But they were also objects, and being attractive, young and single was part of the equation. “When you got married or turned 32 you had to quit,” said Aggie Clark, a Clipped B. “We just assumed we turned too ugly or too dumb.” The physical requirements were stringent: height between 5 feet 2 inches and 5 feet 9 inches; no more than 135 pounds.

Other recent stories:
James Carpenter Gift Wraps the Cotton Bowl
Architecture to the Rescue
Dallas: A Canvass for Change
Escaping Astrodoom
A Plan to Save Braniff’s OMB
DFW: A No-Nonsense Monument Hits Middle Age

The Seagram Story


My favorite postwar building in New York? There are only two options: the Whitney, Marcel Breuer’s inverted ziggurat on Madison Avenue, and the Seagram Building, the Mies-Johnson masterwork on Park. Both possess a rare combination of modern austerity and generous, almost playful humanity. I write about Phyllis Lambert and the making of the Seagram Building in this Sunday’s New York Times:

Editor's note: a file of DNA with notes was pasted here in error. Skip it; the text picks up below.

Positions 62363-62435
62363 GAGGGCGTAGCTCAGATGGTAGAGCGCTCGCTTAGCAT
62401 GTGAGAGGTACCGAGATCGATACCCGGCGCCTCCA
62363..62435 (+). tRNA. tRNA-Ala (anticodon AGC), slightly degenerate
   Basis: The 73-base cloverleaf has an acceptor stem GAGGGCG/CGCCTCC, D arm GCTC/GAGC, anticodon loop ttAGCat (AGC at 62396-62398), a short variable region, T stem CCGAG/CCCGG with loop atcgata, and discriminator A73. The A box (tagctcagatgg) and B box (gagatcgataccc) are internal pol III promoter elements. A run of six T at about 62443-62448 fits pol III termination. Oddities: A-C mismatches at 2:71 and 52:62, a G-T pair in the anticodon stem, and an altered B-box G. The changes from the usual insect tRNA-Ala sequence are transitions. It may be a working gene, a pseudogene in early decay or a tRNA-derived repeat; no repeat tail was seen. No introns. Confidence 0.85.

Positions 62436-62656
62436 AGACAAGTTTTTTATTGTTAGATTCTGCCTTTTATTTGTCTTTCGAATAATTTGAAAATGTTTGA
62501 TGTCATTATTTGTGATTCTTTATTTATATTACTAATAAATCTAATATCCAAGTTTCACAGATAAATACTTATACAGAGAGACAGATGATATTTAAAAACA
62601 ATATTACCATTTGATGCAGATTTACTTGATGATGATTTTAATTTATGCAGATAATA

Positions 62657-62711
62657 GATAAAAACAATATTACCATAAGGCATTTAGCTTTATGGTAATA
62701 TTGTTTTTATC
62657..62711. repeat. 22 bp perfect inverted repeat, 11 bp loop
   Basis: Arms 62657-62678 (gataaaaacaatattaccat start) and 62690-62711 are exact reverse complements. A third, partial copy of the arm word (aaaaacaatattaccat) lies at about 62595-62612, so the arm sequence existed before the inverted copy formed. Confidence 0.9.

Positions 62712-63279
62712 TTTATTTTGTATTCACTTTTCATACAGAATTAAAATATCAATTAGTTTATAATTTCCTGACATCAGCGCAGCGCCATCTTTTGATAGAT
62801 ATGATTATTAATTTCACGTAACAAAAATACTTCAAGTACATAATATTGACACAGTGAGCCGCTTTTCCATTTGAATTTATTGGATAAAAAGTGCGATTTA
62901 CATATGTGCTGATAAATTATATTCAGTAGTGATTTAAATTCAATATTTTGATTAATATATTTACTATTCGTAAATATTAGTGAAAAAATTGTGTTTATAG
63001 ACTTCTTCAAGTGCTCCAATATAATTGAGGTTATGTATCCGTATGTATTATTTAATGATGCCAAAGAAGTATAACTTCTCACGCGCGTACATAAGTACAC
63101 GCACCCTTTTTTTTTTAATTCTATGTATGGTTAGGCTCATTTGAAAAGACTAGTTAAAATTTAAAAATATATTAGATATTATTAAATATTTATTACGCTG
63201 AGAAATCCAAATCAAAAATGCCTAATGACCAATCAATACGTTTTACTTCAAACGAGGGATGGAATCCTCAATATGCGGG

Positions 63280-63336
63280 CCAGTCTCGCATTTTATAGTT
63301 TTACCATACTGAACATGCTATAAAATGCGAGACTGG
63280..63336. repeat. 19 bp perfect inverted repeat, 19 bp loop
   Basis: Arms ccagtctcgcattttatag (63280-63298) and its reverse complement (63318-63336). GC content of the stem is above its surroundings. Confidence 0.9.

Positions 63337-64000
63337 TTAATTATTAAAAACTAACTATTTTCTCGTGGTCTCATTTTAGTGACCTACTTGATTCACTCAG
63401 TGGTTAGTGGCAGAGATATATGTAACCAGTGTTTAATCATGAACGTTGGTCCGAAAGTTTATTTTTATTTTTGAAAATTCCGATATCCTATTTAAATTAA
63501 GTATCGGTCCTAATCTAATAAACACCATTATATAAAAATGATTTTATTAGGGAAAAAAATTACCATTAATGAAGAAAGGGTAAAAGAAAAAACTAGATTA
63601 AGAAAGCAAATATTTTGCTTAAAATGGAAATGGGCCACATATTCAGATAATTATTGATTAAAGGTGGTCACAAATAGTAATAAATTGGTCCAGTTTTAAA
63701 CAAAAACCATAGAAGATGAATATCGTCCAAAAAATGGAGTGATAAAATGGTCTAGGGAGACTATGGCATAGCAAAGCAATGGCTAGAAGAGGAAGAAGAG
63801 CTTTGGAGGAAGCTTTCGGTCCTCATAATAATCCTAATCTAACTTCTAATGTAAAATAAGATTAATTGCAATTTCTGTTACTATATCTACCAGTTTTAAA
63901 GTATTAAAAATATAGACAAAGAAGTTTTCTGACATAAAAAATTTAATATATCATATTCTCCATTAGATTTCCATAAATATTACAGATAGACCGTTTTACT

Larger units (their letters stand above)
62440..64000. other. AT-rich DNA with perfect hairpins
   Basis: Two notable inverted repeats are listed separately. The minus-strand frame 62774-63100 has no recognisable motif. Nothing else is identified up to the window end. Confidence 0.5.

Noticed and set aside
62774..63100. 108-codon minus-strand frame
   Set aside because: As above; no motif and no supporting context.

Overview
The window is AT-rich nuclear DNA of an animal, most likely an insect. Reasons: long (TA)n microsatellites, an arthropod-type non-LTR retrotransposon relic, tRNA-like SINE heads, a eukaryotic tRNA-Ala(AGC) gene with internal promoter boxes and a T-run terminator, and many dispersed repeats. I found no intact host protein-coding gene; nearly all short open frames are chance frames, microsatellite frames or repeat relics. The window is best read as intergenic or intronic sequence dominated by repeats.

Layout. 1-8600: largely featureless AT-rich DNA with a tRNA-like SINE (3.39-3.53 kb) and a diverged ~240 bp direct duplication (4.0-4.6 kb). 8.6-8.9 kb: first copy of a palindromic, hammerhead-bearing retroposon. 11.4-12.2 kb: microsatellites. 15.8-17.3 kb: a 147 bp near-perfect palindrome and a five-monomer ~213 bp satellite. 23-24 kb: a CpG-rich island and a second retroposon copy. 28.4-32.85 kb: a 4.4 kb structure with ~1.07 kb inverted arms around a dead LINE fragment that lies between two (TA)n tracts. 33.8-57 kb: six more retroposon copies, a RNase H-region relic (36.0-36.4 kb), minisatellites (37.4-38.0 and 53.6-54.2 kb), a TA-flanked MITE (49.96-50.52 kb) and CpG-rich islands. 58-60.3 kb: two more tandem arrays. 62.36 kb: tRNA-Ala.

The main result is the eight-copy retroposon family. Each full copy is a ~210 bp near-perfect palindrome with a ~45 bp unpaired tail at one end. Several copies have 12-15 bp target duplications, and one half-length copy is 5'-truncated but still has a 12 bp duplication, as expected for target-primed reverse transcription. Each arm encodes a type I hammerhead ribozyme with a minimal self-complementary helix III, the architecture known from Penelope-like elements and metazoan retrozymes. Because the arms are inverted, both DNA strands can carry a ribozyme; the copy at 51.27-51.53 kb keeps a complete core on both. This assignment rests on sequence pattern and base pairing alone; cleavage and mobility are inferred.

Though it now seems an implacable and timeless monument, a bronzed monolith standing resolutely behind its well-proportioned plaza, the tower’s existence was by no means ordained. In June 1953 Ms. Lambert was a 26-year-old recently divorced sculptor living in Paris, a self-imposed exile from her native Montreal and from her domineering father.

It was then that she reeled off a missive to her father, a response to his own letter outlining plans for a New York skyscraper. She was not impressed with the undistinguished modern box his architects proposed and let him know: “This letter starts with one word repeated very emphatically,” she wrote, “NO NO NO NO NO.”

Seven more pages followed, in which Ms. Lambert alternately scolded, cajoled and lectured her father on architectural history and civic responsibility. There was “nothing whatsoever commendable” in the proposed design, she wrote. “You must put up a building which expresses the best of the society in which you live, and at the same time your hopes for the betterment of this society.”